Opinion Pieces, Editorials, Blog Posts Recognize World TB Day
Saturday, March 24, was World Tuberculosis (TB) Day. The following is a summary of several editorials, opinion pieces, and blog posts published in recognition of the day.
- Guardian’s “The Observer”: “Yesterday marked World TB Day … 130 years later, London is the capital of TB in western Europe. While TB incidences have dropped significantly in other western European countries, in London rates have increased slightly,” this editorial from “The Observer” states, adding, “This is in part because of high immigration but also, according to the WHO’s Dr. Mario Raviglione, it is a result of the reluctance of the British government to comply with international standards and recommendations on notifications and the need for greater cooperation between departments, particularly the Department of Health and the U.K. Border Agency. That needs to be rectified” (3/24).
- Rear Admiral Susan Blumenthal and Yoonhee Ha, Huffington Post’s “Healthy Living”: “This year, the Stop TB Partnership, an international collaborative of governmental and non-governmental organizations, the private sector, and others dedicated to fighting tuberculosis, has adopted ‘Stop TB in My Lifetime’ as its theme for World Tuberculosis Day. Yet … stopping tuberculosis in our lifetimes is a formidable challenge. A $1.7 billion dollar shortfall for the Global Fund to Fight AIDS, TB and Malaria over the next five years means that 3.4 million patients may go untreated,” Blumenthal, public health editor at the Huffington Post, and Ha, an M.D.-Ph.D. candidate at the University of Pennsylvania Perelman School of Medicine, write, adding, “Given the toll that TB takes on the world’s population, an effective vaccine, rapid diagnostic tests, shortened, effective treatment regimens, and more research on the illness are required. That’s why increased funding is urgently needed to develop 21st-century approaches” (3/24).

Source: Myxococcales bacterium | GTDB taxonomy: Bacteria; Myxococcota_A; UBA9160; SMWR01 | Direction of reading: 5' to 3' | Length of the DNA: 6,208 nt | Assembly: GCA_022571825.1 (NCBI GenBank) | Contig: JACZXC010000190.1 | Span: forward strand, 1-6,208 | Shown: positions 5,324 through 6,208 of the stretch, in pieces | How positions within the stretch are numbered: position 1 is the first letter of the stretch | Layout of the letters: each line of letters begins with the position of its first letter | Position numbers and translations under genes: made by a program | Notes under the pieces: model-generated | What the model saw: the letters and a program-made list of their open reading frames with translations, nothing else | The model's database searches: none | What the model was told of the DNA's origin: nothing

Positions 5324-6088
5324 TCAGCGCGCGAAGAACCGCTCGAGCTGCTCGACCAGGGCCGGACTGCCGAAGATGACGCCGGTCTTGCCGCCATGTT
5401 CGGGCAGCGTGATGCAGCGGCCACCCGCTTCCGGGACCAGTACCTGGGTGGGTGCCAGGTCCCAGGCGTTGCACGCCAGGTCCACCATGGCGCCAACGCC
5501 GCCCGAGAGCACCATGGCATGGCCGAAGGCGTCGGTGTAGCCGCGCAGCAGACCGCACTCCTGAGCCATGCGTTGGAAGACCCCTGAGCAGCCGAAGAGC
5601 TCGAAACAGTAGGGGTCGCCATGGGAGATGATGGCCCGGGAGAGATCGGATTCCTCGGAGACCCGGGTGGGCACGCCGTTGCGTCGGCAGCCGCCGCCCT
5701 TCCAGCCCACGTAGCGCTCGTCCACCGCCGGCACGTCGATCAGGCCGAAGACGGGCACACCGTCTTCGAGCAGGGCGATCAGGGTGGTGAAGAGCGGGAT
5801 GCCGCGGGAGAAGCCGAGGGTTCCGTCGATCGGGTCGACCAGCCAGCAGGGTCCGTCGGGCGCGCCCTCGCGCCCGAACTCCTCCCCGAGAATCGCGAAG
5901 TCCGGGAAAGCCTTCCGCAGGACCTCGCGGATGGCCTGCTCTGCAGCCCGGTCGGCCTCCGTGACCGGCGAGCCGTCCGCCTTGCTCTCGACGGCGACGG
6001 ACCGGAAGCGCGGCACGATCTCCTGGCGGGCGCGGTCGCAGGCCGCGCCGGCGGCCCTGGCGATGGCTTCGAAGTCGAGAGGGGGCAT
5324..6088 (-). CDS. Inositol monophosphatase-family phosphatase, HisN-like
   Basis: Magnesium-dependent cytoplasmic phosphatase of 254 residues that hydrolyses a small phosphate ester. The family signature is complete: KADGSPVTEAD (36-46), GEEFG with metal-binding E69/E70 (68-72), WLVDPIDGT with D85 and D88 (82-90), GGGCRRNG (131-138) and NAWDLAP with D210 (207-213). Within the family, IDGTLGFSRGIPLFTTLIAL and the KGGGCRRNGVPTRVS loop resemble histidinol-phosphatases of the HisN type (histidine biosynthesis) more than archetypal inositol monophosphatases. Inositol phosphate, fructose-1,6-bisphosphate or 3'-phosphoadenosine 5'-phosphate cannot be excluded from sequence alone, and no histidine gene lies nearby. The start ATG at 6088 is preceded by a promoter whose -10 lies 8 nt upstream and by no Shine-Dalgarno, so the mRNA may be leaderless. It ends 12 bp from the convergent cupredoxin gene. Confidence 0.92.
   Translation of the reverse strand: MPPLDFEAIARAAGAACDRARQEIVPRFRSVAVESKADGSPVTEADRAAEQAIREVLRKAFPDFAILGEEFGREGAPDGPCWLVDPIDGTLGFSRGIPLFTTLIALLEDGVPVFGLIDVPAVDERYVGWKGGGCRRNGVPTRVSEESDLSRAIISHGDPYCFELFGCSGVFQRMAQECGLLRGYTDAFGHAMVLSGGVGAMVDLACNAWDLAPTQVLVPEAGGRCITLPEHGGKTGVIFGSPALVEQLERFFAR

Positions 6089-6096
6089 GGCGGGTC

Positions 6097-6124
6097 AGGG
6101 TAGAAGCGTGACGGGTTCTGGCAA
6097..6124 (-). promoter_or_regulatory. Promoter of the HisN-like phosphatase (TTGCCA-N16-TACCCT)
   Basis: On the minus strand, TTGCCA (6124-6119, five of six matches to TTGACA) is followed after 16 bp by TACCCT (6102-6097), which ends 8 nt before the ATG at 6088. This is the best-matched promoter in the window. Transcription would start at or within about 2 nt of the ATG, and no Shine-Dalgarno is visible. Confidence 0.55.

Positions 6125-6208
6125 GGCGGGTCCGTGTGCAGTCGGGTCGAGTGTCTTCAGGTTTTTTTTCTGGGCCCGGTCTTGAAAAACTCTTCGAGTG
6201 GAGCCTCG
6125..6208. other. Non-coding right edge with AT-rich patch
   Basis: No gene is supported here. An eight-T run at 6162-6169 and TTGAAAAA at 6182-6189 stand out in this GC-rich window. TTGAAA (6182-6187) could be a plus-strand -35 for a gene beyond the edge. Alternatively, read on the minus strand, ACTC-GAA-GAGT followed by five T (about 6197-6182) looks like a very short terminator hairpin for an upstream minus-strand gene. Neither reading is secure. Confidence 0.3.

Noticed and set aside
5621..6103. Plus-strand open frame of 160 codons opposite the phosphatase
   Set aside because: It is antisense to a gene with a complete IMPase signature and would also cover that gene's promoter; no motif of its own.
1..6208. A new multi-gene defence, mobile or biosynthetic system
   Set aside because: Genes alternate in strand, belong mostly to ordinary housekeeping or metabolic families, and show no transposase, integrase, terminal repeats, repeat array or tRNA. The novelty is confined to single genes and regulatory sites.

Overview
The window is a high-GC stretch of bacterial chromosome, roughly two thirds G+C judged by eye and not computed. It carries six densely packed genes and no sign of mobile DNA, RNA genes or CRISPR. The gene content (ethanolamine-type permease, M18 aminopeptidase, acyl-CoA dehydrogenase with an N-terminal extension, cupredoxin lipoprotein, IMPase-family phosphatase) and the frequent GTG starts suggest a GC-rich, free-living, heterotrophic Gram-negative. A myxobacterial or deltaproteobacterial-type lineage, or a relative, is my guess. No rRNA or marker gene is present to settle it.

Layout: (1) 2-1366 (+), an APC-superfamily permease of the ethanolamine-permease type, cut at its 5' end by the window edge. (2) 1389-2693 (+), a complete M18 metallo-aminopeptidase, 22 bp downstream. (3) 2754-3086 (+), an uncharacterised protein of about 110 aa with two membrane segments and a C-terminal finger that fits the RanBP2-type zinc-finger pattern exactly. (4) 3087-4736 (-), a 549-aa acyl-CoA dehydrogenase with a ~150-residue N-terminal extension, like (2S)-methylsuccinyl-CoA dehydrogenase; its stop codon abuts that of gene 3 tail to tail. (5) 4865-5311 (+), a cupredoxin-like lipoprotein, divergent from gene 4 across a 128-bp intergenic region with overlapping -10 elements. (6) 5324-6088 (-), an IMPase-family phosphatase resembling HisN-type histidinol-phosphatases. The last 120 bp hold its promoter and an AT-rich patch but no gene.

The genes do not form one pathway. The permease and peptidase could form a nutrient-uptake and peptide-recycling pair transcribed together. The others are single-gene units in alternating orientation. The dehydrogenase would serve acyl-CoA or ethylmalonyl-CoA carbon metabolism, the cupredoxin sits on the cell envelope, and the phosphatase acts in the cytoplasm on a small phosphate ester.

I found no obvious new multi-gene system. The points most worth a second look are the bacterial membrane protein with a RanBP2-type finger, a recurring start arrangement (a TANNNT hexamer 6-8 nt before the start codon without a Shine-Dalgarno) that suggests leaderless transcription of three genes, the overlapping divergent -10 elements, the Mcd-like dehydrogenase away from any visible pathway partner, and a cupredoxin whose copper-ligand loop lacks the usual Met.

- Kolleen Bouchane, Huffington Post’s “Impact”: World TB Day, “originally created in 1982 to celebrate the 100-year anniversary since German scientist Dr. Robert Koch presented his findings on the discovery of the tuberculosis bacilli and to raise awareness on TB, could be a celebration. Instead, the necessity to continue to mark this day and the current state of funding for TB is a story at the moment steeped in failure,” Bouchane, director of ACTION, writes, adding, “Late last year, in response to some lackluster pledges and the global recession, the Global Fund — the world’s biggest funder for TB — announced that it was suspending funding on new projects until 2014. Life-saving momentum that has built up in the fight against TB, AIDS and malaria is grossly at risk of being lost because of this shortfall in funding” (3/24).